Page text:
Asteroid 2014 AM29 passed the Earth at a distance of 4 005 000 km (roughly 10.43 times the distance between the Earth and the Moon) at slightly before 3.15 pm GMT on Sunday 12 January 2014. There was no danger of the asteroid hitting us, and were it to have done so it would have presented no threat. 2014 AM29 is calculated to be between 17 and 54 m in diameter, and an object of this size would be expected to break up in the Earth's atmosphere between 25 and 7 km above the planet's surface, with only fragmentary material reaching the ground.
2014 AM29 was discovered on 7 January 2014 (five days before its closest pass of the Earth) by the University of Arizona's Catalina Sky Survey in the Catalina Mountains north of Tucson. The designation 2014 AM29 implies that it was the 737th asteroid discovered in the first half of January 2014 (period 2014 A).
2014 AM29 has an 4.46 year orbital period and an eccentric orbit that takes it from 0.95 AU from the Sun (i.e. 95% of the average distance at which the Earth orbits the Sun) to 4.22 AU from the Sun (i.e. 4.22% of the average distance at which the Earth orbits the Sun, considerably more than double the distance at which the planet Mars orbits the Sun). It is therefore classed as an Apollo Group Asteroid (an asteroid that is on average further from the Sun than the Earth, but which does get closer).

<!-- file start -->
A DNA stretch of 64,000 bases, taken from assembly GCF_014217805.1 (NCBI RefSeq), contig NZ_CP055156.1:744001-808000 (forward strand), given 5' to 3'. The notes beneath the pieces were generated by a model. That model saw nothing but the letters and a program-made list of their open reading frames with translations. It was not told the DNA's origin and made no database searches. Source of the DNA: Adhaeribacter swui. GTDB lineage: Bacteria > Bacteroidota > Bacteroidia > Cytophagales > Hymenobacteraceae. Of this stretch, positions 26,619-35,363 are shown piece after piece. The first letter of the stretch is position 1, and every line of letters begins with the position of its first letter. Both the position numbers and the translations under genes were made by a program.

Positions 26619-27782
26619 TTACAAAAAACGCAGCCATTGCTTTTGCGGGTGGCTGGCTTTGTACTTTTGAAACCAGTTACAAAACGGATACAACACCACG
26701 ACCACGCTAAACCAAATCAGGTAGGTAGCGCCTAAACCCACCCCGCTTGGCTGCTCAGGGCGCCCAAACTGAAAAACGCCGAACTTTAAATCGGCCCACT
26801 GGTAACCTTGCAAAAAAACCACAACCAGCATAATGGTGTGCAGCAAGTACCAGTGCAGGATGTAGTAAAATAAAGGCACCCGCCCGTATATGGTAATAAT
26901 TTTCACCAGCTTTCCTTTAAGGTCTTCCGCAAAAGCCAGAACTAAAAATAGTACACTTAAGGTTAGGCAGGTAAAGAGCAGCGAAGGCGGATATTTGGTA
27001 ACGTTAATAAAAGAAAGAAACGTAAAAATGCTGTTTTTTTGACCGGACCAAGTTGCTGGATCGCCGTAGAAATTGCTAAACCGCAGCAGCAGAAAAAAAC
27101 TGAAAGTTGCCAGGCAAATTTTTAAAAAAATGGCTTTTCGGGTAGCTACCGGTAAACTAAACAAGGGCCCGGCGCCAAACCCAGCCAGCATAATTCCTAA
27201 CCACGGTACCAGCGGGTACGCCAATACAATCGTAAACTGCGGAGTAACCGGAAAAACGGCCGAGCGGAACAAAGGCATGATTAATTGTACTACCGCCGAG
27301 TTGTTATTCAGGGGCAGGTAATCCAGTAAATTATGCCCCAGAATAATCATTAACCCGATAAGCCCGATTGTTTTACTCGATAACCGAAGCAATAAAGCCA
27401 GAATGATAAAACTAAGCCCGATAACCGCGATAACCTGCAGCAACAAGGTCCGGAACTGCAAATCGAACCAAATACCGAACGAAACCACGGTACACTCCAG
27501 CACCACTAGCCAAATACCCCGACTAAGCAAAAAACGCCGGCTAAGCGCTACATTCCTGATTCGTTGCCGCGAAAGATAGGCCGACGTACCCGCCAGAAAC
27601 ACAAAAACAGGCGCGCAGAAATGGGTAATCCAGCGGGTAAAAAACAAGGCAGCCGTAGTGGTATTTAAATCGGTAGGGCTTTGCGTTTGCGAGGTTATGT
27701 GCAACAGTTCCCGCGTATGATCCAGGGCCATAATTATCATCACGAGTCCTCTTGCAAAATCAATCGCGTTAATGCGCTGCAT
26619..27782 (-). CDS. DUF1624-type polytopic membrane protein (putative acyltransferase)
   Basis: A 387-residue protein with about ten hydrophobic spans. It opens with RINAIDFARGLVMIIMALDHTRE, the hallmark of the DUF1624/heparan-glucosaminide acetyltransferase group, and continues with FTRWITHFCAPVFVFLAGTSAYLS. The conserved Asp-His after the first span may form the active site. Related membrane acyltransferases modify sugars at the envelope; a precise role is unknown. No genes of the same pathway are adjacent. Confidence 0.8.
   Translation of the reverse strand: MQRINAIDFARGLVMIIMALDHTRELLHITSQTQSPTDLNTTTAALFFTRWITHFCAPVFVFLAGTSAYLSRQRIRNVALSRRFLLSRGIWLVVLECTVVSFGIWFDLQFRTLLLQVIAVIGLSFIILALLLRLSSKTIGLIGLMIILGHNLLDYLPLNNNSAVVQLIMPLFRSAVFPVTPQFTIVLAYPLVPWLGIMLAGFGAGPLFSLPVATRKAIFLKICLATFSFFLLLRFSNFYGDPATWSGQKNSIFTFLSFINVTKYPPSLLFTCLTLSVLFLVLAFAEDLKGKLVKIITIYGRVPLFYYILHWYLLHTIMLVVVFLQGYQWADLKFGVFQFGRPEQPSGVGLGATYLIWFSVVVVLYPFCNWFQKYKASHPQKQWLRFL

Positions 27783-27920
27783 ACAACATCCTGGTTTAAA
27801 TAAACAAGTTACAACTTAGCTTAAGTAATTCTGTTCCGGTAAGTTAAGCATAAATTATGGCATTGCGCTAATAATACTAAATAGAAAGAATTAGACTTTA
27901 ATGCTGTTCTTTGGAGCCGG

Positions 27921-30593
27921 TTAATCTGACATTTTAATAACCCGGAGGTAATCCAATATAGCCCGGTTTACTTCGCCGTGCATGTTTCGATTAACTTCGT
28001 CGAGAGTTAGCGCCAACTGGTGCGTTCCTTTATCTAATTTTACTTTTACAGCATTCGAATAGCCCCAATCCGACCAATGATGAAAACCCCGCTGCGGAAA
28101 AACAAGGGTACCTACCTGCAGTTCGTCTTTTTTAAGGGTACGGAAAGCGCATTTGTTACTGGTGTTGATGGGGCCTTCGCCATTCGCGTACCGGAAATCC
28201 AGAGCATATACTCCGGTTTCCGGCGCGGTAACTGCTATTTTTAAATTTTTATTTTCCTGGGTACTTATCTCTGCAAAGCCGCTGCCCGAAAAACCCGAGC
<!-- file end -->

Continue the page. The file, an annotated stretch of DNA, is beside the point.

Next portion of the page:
See also Asteroid 2014 AZ32 passes the Earth, Asteroid 2014 AW32 passes between the Earth and the Moon on the day it is discovered, Asteroid 2014 AD16 passes by the Earth, Asteroid 2014 AK51 comes closer to the Earth than the Moon is, two days before being discovered and Asteroid 2014 AM51 passes the Earth four days before being discovered.
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